As Portal Oko writes on the 1st of August, 2019, Šolta, Rijeka, Kolan on Pag, Mljet, Kaštela, multiple Croatian cities and municipalities both on the mainland and on the islands, have introduced provisions to ban drying laundry and other clothing outside on balconies, writes Index.hr
The bans have been introduced in order to properly line up with a communal law which was first introduced last year, and they aren’t just laws ”on paper” and free to be interpreted in any way possible, as many in Croatia are. According to a new communal order published in the Official Gazette of the island of Šolta in July this year, those who fail to comply with this decision could be fined 2,000 kuna.
“It’s prohibited to hang laundry, linen, rugs, clothes and other objects that obstruct the appearance of the building from windows and doors, balconies, fences and other parts of the building facing the public,” reads Article 12 of the Decree on communal order recently published in the Official Gazette of Šolta.
The same provisions have also been enforced by Rijeka, Kaštela, Mljet, and in Kolan on Pag.
A similar provision was issued by the City of Rijeka earlier on, more specifically back in March this year, and the punishment for those who don’t respect is also 2000 kuna. In Kaštela, in June this year, they also decided on the same measure, and the punishment is also 2000 kuna. In Mljet, this decision was taken back in April, and the fine imposed on those who dry their clothes and other items on windows and balconies where the appearance of the building is obstructed also stands at 2000 kuna. The powers that be on Kolan on the popular island of Pag also made a similar decision late last year.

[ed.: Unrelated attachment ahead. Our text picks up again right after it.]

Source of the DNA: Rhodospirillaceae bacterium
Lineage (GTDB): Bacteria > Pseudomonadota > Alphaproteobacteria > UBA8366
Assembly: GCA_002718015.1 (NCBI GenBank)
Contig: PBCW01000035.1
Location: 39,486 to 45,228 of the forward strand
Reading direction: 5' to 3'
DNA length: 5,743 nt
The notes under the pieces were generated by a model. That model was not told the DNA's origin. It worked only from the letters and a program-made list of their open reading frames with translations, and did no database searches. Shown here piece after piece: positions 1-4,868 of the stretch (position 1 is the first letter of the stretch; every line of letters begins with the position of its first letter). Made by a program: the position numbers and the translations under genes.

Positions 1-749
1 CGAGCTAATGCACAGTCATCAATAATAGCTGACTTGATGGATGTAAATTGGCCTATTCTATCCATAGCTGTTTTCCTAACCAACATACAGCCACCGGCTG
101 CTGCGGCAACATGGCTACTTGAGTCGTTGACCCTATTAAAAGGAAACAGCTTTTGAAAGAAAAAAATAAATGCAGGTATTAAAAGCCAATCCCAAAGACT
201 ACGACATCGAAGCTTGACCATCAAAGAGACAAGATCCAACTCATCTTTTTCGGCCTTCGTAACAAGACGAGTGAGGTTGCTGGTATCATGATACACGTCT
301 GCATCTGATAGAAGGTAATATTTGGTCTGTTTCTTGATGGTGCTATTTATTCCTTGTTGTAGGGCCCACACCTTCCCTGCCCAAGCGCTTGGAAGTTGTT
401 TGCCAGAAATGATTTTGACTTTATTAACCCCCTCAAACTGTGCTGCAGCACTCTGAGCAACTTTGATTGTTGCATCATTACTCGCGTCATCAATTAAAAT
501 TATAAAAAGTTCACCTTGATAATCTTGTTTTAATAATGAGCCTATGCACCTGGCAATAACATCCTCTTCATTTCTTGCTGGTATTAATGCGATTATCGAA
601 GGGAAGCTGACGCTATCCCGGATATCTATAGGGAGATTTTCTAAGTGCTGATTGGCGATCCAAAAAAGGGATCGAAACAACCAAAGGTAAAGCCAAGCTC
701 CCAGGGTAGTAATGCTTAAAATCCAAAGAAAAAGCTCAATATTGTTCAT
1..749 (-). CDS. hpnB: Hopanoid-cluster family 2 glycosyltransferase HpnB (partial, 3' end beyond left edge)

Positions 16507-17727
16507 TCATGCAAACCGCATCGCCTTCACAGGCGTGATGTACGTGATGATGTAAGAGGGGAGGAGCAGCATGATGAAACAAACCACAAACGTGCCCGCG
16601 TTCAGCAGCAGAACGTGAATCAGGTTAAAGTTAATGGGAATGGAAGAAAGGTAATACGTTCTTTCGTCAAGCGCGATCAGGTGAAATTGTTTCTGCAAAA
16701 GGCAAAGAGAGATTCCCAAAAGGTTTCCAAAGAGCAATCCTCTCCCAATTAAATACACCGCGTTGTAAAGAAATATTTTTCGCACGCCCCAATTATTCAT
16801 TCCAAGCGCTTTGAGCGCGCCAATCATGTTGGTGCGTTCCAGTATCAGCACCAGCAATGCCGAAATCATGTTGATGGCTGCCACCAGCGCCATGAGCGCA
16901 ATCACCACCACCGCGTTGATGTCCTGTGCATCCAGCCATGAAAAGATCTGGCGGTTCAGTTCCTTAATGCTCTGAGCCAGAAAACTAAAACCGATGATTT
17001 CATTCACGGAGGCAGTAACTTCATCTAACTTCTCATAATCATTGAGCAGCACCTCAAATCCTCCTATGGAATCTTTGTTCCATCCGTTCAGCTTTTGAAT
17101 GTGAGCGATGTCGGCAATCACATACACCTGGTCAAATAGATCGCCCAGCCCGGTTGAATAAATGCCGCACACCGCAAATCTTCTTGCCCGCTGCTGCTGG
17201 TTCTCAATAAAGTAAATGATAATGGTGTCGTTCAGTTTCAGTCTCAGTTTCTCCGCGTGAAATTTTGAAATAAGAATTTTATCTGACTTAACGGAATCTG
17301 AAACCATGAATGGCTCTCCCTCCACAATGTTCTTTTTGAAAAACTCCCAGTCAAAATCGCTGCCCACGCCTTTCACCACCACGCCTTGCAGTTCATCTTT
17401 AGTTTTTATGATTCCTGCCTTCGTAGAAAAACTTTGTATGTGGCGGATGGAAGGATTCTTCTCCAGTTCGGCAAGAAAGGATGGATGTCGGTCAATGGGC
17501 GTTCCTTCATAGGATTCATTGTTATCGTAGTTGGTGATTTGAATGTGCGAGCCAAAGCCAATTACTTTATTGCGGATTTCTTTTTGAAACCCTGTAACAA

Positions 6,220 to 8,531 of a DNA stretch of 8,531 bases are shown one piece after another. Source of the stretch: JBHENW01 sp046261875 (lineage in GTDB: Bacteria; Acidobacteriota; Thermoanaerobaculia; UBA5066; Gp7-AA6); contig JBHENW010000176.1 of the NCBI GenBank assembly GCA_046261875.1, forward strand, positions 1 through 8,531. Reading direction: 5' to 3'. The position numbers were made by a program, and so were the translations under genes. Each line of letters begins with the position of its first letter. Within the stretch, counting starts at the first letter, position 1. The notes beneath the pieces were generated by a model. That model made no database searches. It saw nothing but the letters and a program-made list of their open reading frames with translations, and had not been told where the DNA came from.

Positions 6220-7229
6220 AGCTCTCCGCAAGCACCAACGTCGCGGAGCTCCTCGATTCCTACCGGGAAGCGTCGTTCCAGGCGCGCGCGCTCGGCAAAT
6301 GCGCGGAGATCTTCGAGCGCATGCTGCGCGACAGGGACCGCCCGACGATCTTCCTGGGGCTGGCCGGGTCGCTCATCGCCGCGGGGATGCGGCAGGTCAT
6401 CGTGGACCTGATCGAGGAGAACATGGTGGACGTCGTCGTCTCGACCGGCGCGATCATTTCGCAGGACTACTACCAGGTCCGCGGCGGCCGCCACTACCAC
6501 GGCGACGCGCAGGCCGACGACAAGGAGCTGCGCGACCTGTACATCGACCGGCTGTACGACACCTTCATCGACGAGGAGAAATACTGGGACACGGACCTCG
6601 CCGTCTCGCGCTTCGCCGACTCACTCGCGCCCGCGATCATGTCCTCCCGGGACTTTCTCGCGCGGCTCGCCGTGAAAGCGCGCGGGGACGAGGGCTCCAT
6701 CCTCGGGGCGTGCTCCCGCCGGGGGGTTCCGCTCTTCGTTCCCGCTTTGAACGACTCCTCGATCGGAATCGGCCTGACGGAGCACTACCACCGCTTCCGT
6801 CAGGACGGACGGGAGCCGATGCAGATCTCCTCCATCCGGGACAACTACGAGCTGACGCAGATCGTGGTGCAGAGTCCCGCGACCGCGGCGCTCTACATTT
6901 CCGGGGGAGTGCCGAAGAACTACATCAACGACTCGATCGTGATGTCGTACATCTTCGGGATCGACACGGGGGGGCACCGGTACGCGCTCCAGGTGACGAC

Croatian tourism, which largely rests on the timeless laurels of Mediterranean narrative and tradition, will now remain stuck for an authentic image in certain cities, as one of the more recognisable symbols of the Mediterranean way of life will be made illegal, and citizens who choose to continue to cultivate these old and utterly harmless practices will unfortunately be penalised.
One might ask whether or not the powers that be in Croatia have nothing better to do than issue fines for people who want to dry their laundry using the sun. Are there no more pressing issues in this deeply problematic, messy little country other than what the exterior of a building looks like when you hang last night’s jeans on it? Clearly not.
Osijek, far from the glitz and the glam of the Croatian coast, is one of several continental Croatian cities to have imposed such nit-picky penalties as well.
Article 11 of the new law states that the parts of a building facing areas of public use cannot have laundry (and other objects that impede the exterior of the building) hung or displayed from them. The penalty for committing this truly heinous crime (yes, that’s sarcasm) in Osijek is 200 kuna.
Article 16 is where things get even more ridiculous. The owners or ”users” of gardens are obliged to continuously remove ambrosia and other harmful plants, and the fine for violating this law stands at 5000 kuna.
The keeping of animals is prohibited on the territory of Osijek within the boundaries of construction land, unless specifically permitted. Exceptionally, along with the zoo, animals are allowed to be held in an organised manner in facilities used for health, rehabilitation and entertainment purposes.
Article 42 states that if a public area is occupied, the space left for pedestrian passage must not be less than two metres wide. In any case, it is forbidden (according to Article 44) to occupy a public area without the approval of the appropriate governing body, and the fine for doing so without proper approval is 5000 kuna.
It is forbidden to stick and place posters on trees, on the facades of buildings, on fences, in substations and in places that are not intended for this purpose. The fine for doing so is 2500 kuna. On the other hand, in the land of paradoxes, it is forbidden to destroy neatly placed posters, advertisements and signs.
On a somewhat more sane wavelength, alcohol consumption in public will see you hit with a 200 kuna fine.
The consumption of alcoholic beverages is prohibited in all public areas (except in the case of public terraces or during approved, organised public gatherings) and the prescribed fine for drinking in public is 200 kuna.
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